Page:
As to things like NBC's unintentional faux pas, maybe we should just grow up. In the case of Mel Gibson, maybe HE should just grow up.
Katrina happened a year ago; 9/11 happened five years ago. I don't think a week has gone by since when there wasn't an article in the paper or a TV program wailing about how awful it all was, how our lives were changed forever, and how everything that happens is a consequence of one of those events. If we don't moan about disasters that happened, we're wailing over ones that might happen. Oh lordy, what if a hurricane hits New York City? Saints preserve us, is it true Yellowstone might erupt tomorrow? Omigawd, what if a big meteor clobbers us next week? Global warming or a new Ice Age is going kill us in the next decade, poor, poor us.
What a bunch of crybabies we've become. Katrina happened a year ago; maybe if we quit moaning about it and pitched in to do something, New Orleans would be a lot further down the road to recovery. It's been five years since 9/11. Are we angry because lousy construction caused them to collapse? Have we done anything to deal with the problems that allowed it to happen in the first place? Nope (and, no, killing over 2000 more Americans in Iraq does not qualify as “doing something”).
The fact is that we have become a people who spend lots of time feeling sorry for ourselves. We wallow in self-pity instead of moving forward. Ultimately, the prevailing attitude is, “Gee, that's awful for those folks, but I'm sure glad it didn't happen to me.” Then, when we do nothing to help, to assuage our guilt, we piously look at the events over and over again and feel bad each time. And while we're spending all that time looking back, the next thing comes along and whacks us in the head.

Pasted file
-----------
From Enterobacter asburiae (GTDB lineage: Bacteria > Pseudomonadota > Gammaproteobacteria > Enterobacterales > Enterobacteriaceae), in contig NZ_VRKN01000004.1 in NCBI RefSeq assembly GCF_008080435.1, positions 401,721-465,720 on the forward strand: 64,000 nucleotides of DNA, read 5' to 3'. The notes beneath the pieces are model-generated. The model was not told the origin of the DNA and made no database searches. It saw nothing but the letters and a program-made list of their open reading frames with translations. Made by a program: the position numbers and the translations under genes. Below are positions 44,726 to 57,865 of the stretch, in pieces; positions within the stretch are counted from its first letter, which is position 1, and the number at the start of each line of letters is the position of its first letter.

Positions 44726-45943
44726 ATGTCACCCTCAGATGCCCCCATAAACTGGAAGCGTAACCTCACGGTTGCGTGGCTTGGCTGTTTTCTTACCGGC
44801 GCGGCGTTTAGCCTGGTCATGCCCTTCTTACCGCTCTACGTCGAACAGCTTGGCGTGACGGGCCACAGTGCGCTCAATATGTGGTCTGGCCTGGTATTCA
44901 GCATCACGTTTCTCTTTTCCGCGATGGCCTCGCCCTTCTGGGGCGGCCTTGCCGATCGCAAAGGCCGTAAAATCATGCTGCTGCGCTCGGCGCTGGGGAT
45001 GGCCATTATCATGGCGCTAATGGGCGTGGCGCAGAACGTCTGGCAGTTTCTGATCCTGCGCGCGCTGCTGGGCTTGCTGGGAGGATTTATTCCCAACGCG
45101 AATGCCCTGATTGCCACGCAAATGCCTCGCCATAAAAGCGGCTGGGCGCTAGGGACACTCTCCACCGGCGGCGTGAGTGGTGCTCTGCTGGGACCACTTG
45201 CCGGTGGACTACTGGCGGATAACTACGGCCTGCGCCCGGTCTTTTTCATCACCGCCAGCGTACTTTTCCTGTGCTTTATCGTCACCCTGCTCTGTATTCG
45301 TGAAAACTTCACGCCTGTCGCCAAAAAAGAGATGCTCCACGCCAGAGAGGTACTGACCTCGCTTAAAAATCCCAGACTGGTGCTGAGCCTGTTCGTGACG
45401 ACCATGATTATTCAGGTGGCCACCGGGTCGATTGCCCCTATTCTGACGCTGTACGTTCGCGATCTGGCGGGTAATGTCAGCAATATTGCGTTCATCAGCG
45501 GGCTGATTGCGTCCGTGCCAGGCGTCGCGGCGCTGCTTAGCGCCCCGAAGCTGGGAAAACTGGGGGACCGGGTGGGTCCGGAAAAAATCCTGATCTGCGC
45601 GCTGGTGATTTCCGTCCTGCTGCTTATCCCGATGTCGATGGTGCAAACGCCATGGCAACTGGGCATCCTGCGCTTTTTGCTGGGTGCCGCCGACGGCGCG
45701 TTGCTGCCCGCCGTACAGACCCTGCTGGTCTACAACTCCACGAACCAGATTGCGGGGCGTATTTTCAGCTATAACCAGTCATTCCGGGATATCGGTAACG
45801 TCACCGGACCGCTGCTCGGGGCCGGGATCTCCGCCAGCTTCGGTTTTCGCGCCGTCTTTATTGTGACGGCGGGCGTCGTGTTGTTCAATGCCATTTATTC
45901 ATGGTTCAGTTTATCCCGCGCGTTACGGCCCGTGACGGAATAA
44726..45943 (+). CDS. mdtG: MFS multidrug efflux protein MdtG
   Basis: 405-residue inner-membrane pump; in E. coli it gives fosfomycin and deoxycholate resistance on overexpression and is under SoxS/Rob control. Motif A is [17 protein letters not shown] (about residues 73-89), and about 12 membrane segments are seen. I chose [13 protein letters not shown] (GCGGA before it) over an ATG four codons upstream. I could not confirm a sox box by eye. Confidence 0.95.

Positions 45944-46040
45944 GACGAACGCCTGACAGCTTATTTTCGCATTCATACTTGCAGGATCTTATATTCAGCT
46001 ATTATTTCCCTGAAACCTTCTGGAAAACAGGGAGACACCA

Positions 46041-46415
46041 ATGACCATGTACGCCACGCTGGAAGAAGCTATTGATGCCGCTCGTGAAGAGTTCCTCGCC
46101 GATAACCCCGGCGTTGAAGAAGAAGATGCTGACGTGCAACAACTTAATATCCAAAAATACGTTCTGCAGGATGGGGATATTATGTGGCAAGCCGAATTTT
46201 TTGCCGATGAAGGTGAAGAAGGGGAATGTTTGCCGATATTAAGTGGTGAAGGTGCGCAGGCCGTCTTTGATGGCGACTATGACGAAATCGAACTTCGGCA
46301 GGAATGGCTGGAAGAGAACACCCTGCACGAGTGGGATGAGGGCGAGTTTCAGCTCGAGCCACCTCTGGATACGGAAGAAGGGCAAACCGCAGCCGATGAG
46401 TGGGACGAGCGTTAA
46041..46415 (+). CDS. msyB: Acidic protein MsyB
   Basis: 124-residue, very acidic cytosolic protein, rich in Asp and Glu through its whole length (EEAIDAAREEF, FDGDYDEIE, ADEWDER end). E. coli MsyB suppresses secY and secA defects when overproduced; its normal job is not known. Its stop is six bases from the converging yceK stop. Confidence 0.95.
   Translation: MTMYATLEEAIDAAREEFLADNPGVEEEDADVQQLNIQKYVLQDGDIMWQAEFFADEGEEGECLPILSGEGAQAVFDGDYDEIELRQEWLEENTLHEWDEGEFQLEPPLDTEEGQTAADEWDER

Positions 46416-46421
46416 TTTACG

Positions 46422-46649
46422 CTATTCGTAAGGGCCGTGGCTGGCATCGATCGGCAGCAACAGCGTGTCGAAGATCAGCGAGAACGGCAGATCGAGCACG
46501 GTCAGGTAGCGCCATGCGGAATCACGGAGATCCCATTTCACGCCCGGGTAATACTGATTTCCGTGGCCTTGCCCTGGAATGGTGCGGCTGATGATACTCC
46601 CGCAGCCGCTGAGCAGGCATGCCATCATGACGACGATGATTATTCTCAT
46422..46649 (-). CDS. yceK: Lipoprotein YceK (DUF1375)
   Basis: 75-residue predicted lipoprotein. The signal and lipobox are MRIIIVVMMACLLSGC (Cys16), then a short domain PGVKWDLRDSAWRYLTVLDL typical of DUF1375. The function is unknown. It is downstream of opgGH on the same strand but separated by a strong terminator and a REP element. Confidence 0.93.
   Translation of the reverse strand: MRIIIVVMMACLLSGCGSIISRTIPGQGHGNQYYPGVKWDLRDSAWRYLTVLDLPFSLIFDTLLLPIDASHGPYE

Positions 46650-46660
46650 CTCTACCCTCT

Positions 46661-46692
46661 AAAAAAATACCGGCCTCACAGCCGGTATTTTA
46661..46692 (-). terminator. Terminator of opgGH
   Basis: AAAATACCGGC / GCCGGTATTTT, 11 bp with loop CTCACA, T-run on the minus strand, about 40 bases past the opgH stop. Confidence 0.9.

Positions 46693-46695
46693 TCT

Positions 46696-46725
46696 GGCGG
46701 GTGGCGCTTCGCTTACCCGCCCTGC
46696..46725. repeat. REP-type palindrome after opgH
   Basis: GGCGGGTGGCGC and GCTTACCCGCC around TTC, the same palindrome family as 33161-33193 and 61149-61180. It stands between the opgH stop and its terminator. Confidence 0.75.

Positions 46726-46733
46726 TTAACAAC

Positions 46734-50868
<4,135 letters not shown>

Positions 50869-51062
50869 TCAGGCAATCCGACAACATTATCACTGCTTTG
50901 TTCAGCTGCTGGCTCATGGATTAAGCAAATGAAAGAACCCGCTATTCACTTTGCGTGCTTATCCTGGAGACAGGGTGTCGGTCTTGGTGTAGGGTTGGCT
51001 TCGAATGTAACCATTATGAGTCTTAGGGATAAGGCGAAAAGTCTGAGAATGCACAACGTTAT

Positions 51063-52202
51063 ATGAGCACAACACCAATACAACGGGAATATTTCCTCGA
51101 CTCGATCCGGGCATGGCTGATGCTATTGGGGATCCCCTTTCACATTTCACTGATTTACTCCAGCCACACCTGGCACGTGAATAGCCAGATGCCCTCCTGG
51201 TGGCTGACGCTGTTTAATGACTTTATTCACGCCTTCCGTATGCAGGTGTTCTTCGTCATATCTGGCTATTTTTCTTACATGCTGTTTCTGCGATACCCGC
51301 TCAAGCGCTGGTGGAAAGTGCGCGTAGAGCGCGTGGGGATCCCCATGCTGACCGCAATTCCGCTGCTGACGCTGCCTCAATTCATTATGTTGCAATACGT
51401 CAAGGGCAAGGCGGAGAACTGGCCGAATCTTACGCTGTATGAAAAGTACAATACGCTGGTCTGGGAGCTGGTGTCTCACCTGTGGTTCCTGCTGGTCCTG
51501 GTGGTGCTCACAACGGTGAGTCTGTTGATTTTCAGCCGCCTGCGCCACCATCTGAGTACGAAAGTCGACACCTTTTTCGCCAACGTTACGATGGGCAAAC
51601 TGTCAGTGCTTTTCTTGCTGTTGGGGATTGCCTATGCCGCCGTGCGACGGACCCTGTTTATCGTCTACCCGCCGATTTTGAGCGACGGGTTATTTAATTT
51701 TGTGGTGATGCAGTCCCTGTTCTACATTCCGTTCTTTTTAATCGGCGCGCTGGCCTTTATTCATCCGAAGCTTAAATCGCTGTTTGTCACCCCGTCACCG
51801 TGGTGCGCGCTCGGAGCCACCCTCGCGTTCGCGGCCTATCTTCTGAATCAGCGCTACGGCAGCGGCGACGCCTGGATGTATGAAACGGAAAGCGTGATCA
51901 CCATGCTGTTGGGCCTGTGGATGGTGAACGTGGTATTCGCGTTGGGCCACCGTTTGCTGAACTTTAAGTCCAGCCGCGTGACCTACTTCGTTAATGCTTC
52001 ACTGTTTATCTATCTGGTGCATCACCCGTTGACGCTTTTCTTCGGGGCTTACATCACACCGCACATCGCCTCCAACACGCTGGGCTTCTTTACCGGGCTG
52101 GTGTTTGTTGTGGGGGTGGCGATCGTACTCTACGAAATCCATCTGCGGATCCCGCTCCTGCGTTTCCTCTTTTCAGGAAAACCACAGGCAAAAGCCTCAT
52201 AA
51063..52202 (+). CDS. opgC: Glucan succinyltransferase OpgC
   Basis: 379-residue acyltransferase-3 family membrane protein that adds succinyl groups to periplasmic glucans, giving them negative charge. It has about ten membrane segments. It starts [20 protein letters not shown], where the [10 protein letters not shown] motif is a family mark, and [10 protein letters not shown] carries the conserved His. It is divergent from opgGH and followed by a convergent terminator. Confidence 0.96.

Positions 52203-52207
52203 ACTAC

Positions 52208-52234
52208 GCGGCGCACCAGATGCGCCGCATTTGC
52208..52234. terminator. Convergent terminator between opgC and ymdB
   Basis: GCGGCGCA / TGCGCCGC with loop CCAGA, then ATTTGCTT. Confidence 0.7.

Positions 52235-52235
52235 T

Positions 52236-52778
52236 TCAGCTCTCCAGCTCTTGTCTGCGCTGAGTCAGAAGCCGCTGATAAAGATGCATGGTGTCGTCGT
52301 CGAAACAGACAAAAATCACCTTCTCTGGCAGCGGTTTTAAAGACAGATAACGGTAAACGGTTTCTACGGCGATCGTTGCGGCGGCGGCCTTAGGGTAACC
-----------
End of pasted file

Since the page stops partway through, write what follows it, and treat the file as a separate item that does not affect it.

We have become paralyzed. Certainly there are potential global disasters, but we, in concert with the rest of the world, have more than sufficient resources to find ways to deal with these things. But, rather than do that, we kill each other over oil.
I don't know if the World War II generation is the “Greatest Generation” as it is often called; my vote would be for the Founding Fathers' generation. Both of them, though, went through greater trials and tribulations than any of us have known. There was a sense of community, a sense that we were a national family, ready to come to each other's aid. There was a sense that there was nothing we couldn't do if we pooled our resources and determination. The sense of community is dying. The determination is gone. Both have been replaced by a what's-in-it-for-me attitude of pure selfishness.
There are big challenges ahead, but we're going to have to grow up and face them squarely. If the current population had been faced with two world wars bracketed around an economic depression, I don't think we'd be sitting here doing blogs, downloading music, or watching DVD's. We'd be living in caves, banging rocks together for entertainment.
It's our choice: Come together or suck rocks.